GREENSBORO — UNCG will award honorary degrees this spring to a pair of Grammy Award-winning musicians who studied at the university.
UNCG announced Wednesday that alumnae Rhiannon Giddens and Emmylou Harris will be recognized at commencement May 8. UNCG, like many other colleges and universities, awards honorary degrees to notable scholars, artists and civic and business leaders.
Giddens is a singer and songwriter who plays multiple instruments. She won a Grammy in 2011 as part of the Carolina Chocolate Drops, the Durham string-band group she co-founded. Six years later she was the first Greensboro resident to be awarded a prestigious MacArthur Fellowship — the "genius grant" presented to creative people in various fields — from the MacArthur Foundation. Giddens has been nominated for four individual Grammys, the latest of which is a Best American Roots Performance nod for her song “I’m On My Way." Grammy Awards will be announced Sunday.
A Greensboro native, Giddens graduated from the N.C. School of Science and Mathematics in Durham and earned her bachelor's degree from the Oberlin Conservatory at Ohio's Oberlin College, where she studied opera. She later took graduate classes in vocal performance at UNCG.
Harris is a 14-time Grammy-winner who since the 1960s has recorded dozens of country, roots and bluegrass songs and albums and performed with numerous other artists. She was inducted into the Country Music Hall of Fame in 2008. A decade later, she won a Grammy Lifetime Achievement Award.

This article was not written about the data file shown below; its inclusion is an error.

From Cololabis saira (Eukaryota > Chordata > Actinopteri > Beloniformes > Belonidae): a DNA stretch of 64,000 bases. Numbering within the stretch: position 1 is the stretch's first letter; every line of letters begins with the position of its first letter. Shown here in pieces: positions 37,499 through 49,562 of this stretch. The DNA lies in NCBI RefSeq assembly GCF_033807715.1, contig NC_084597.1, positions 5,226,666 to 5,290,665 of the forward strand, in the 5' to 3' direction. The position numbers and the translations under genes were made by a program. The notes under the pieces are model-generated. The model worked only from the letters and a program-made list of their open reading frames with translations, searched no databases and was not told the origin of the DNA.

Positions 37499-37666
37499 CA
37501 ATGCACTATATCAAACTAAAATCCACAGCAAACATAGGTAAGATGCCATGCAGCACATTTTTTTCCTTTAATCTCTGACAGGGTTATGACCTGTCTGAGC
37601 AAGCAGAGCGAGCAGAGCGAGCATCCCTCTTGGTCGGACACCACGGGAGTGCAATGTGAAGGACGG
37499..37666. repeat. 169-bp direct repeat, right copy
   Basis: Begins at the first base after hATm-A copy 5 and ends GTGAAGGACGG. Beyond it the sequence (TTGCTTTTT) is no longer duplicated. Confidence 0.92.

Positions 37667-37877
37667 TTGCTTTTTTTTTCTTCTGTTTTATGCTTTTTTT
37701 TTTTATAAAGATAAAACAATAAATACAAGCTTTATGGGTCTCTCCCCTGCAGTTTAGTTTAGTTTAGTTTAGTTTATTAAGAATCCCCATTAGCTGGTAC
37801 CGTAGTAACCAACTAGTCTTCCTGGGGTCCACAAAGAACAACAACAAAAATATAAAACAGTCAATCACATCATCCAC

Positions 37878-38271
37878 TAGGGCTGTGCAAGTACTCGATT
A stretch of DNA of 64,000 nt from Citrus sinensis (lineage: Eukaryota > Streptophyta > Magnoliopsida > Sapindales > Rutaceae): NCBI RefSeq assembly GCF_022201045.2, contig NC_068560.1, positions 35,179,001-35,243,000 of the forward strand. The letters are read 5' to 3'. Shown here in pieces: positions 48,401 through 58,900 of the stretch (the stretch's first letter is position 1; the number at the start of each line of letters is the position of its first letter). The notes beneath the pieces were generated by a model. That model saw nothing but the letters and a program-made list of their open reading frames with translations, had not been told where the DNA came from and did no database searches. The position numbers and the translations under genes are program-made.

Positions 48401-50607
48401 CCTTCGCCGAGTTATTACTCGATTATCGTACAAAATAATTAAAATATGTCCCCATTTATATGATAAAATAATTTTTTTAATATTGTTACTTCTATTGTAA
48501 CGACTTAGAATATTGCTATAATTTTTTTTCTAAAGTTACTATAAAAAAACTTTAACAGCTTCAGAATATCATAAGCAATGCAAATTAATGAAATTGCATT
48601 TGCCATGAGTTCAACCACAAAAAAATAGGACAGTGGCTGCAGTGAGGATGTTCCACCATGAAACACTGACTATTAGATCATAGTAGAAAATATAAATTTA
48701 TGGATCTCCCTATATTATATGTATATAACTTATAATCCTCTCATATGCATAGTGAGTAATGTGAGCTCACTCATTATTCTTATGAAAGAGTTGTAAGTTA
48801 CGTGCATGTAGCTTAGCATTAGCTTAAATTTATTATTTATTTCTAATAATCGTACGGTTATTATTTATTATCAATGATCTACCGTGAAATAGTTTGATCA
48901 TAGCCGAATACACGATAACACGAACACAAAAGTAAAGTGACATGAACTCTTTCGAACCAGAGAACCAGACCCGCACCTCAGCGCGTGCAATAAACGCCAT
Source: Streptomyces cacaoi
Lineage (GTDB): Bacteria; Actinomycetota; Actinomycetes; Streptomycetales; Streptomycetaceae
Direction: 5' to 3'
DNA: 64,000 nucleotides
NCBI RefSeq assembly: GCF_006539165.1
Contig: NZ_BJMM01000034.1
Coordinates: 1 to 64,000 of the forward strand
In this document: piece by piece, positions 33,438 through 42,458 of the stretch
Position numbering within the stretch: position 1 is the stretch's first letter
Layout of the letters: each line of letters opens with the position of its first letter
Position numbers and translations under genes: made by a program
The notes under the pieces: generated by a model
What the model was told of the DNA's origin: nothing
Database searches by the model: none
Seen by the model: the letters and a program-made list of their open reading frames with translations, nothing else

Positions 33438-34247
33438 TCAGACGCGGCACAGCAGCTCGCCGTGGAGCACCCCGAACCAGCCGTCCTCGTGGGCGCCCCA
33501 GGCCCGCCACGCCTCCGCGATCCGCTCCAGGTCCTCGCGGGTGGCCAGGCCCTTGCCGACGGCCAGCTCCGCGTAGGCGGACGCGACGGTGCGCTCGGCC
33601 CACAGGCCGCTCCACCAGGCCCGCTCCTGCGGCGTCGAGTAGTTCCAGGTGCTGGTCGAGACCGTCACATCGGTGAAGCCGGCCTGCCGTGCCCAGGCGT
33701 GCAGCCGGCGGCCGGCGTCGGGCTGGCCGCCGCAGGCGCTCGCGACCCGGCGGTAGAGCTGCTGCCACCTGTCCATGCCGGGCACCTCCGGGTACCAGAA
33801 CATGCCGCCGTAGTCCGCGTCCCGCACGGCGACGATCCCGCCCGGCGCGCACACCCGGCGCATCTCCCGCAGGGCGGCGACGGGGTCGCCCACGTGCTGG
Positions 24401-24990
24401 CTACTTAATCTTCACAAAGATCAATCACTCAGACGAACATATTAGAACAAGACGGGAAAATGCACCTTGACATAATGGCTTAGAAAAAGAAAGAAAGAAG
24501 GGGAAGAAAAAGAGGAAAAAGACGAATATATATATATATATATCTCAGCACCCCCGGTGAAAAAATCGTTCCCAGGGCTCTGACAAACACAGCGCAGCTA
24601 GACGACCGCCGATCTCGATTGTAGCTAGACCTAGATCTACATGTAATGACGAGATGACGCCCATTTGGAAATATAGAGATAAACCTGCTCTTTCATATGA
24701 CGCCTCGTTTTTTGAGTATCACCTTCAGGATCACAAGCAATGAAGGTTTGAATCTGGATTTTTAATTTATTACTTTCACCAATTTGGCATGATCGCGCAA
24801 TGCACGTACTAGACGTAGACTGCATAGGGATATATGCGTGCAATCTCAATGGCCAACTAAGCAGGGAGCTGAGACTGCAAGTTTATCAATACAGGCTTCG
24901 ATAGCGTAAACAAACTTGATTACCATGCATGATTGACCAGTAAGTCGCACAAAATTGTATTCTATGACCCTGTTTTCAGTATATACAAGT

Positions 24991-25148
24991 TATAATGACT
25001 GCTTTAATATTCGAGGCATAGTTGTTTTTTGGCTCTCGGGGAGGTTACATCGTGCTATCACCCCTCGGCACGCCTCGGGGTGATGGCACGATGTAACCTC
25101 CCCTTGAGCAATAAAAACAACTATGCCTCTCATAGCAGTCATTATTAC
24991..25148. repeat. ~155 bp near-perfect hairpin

Harris grew up in northern Virginia and entered UNCG in 1965 on a drama scholarship. At UNCG, she acted in theater productions and sang at clubs on Tate Street. She left school before graduating and moved to New York City to pursue a singing career.
By the time they receive their honorary degrees, both Giddens and Harris will have given concerts at UNCG Auditorium. Giddens sang there in 2017 as part of the university's 125th anniversary celebration. Harris is scheduled to perform Friday. That show is sold out.
Giddens and Harris will be UNCG's first honorary degree recipients since 2017, when the university recognized Bill Mangum, the Greensboro painter and UNCG alumnus, and Mansukh Wani, a Research Triangle Institute chemist who's considered a pioneer in the cancer research field.
Prior recipients of UNCG honorary degrees include Tim Rice, retired CEO of Cone Health (2015), Bonnie McElveen Hunter, founder and CEO of Pace Communications in Greensboro and former U.S. ambassador to Finland (2012), High Point University President Nido Qubein (2009) and Fred Chappell, the retired UNCG English professor and former N.C. Poet Laureate (2008).
The university awarded its first honorary degree in 1939 to Florence Ellinwood Allen, the first woman judge to be appointed to a U.S. Court of Appeals.